The U.S. economy remains too fragile for the Federal Reserve to begin raising interest rates, the president of the Atlanta Fed, Dennis Lockhart, said on Wednesday.
Lockhart reiterated that the Fed will complete its $600 billion bond-buying plan as scheduled at the end of June, adding that he not seen sufficiently compelling evidence to cut the program short.
Asked about hints from minutes of the Fed's last policy meeting that some of his colleagues had started to think about hiking interest rates before the end of this year, Lockhart said at the moment he was not inclined to think that would be needed.
There is still a degree of fragility in how this recovery is evolving, Lockhart, who was in Stone Mountain, Georgia, for a conference of the Atlanta Fed, told reporters. I just don't think it is yet the right time to reverse course.
The U.S. economy expanded 3.1 percent in the fourth quarter. Unemployment has come down rapidly in recent months but remains at an elevated 8.8 percent.
Lockhart said inflation was still not a major concern and argued that the recent uptick in prices was actually a desired outcome for policymakers, many of whom had been worried about the potential for a deflationary spiral late last year.
Echoing the message of Fed Chairman Ben Bernanke, Lockhart argued the recent spike in commodity prices was due to supply and demand factors rather than the Fed's loose monetary policy. Many emerging market policymakers have criticized the Fed for fueling rapid capital inflows into emerging market securities and currencies.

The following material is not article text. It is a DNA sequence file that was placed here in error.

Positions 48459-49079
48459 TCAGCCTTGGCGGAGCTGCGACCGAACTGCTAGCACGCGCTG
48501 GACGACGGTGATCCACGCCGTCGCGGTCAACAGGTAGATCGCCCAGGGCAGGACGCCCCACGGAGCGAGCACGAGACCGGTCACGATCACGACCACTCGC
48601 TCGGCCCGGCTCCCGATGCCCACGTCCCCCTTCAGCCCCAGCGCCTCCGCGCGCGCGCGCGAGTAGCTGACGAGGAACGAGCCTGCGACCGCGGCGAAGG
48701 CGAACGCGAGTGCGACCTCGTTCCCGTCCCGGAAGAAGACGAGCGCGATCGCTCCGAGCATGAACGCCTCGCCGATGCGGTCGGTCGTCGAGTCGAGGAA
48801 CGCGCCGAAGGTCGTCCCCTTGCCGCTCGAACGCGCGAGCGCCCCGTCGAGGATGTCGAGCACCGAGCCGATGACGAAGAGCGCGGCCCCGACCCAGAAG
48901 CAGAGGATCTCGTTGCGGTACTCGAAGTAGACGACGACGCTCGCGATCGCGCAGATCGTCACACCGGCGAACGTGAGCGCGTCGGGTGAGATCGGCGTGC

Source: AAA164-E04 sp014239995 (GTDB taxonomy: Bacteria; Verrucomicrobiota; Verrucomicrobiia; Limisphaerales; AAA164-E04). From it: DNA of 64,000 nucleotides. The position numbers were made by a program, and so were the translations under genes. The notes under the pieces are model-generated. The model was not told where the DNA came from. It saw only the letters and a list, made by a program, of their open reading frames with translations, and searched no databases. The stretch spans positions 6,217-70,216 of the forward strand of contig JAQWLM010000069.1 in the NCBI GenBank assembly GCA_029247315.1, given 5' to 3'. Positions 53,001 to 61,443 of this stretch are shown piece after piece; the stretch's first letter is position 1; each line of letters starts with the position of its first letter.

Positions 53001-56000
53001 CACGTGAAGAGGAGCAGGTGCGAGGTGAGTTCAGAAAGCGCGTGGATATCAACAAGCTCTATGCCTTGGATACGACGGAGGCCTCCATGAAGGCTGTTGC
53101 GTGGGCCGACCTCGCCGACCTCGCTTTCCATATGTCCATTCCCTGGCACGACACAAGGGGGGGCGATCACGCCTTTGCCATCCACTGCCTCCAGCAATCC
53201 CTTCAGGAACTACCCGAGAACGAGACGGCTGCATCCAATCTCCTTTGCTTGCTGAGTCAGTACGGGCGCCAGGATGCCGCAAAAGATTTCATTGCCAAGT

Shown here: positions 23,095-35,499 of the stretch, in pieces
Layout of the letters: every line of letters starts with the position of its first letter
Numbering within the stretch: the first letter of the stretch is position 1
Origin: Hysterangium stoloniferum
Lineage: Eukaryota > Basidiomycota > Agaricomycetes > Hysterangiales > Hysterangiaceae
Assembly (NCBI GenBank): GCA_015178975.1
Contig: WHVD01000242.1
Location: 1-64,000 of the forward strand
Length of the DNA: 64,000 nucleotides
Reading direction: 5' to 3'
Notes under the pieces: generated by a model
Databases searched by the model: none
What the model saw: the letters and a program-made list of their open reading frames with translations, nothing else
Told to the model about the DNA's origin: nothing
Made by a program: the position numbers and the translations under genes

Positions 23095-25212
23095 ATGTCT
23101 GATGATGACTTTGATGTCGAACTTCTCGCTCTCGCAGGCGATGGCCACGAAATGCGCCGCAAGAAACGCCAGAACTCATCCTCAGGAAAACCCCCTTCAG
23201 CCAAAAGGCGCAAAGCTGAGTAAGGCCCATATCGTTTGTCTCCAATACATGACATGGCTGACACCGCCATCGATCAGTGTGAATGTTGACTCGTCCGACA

Lockhart said he expects commodity prices to stabilize, and underlying inflation trends to remain subdued.
The core numbers are still somewhat below what I think is the informal target that the consensus of the committee of around 2 percent, Lockhart said, referring to closely watched readings of inflation that exclude food and energy prices.
Inflation expectations short term are reflecting gasoline price movements and have risen somewhat, he added. But longer term they're more stable and in a zone that I think is reasonably healthy.
Crude oil prices this week hit 2-1/2-year highs, and U.S. corn futures hit record highs.
Lockhart said he had not yet sketched out an exact vision of how he would like the U.S. central bank to exit its loose monetary policy, but said the Fed would consider a rather aggressive exit strategy proposal by Philadelphia Fed President Charles Plosser very seriously.
One step central bank officials could eventually take, Lockhart said, might be to no longer reinvest the proceeds of maturing mortgage bonds back into Treasury securities, as is currently the case.
We have the option to employ some passive shrinking of the balance sheet for some period of time, Lockhart said. I think it's possible that passive shrinking might be associated with something you might call a kind of pause in which interest rates would remain low while some shrinking of the balance sheet takes place.